Krio is the most widely spoken language in Sierra Leone and is native to the Creoles who are freed slaves from Britain, The United States and West Indies. It is mainly derived from English but has influences from other African languages (Yuroba for example), European languages (such as French) and also contains some expressions found in the West Indies.
NOTE: The writing system used here is the recommended orthography used in schools and colleges in Sierra Leone. The orthography uses phonetic symbols for some vowel sounds in krio.
An important thing to note is that each symbol represents ONE and only ONE sound, and each sound is represented by only ONE symbol. The vowel sounds are usually the problem. Below is a guide to the pronunciation of the vowels of Krio.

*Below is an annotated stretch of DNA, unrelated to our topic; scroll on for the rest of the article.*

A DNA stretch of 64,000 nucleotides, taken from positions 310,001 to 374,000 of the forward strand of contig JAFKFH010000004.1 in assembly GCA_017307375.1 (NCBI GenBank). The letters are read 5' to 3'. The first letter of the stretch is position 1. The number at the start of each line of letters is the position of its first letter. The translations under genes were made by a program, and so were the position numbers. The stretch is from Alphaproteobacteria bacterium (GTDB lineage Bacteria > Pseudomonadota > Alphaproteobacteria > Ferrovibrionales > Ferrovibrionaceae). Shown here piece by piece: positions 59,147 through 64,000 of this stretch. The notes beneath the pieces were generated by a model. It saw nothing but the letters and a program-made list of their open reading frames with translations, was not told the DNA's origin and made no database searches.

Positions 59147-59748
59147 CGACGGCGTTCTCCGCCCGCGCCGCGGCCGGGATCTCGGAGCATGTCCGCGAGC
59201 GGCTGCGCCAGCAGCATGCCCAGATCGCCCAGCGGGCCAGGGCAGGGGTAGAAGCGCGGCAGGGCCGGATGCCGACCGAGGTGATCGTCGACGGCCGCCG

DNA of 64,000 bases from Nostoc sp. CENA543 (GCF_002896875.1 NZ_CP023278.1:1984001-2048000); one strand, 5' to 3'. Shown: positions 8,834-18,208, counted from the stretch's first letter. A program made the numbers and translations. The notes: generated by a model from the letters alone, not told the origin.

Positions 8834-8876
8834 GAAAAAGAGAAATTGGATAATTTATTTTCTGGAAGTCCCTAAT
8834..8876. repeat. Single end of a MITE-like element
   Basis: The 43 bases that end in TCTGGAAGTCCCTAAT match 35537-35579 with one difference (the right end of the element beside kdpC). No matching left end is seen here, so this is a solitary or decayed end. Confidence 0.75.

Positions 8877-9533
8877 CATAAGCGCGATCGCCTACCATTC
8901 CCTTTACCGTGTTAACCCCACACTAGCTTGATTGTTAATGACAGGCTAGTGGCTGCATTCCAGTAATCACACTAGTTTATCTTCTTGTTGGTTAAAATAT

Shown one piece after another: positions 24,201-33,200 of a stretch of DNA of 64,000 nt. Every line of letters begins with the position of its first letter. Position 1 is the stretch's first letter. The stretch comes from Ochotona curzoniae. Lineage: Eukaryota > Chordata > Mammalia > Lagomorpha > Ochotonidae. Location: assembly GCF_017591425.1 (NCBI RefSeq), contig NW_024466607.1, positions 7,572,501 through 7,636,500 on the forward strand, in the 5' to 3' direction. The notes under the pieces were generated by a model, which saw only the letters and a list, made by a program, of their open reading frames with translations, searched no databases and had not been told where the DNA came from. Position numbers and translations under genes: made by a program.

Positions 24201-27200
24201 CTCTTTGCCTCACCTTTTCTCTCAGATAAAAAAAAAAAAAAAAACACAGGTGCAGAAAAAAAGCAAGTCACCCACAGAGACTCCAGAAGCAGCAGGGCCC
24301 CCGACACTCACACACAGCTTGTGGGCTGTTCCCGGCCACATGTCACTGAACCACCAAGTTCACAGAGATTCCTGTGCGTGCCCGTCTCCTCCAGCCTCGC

1. ɛ as in English ‘bed.’
2. e as in English ‘day’
3. ɔ as in English ‘cot’
4. ʌ as in English ‘cut’ (not found in Krio)
5. ə as in English ‘ among’ (not found in Krio)
6. o as in English ‘bowl’ or ‘boat’
7. u as in English ‘fool’
8. I as in English ‘seat’
Also, the velar nasal sound, ŋ , as in English ‘King,’ is used in Krio ‘fulɔp piŋ’ (full to the brim), and in Temne ‘kʌ lɛŋ’ ( to grow grey hair).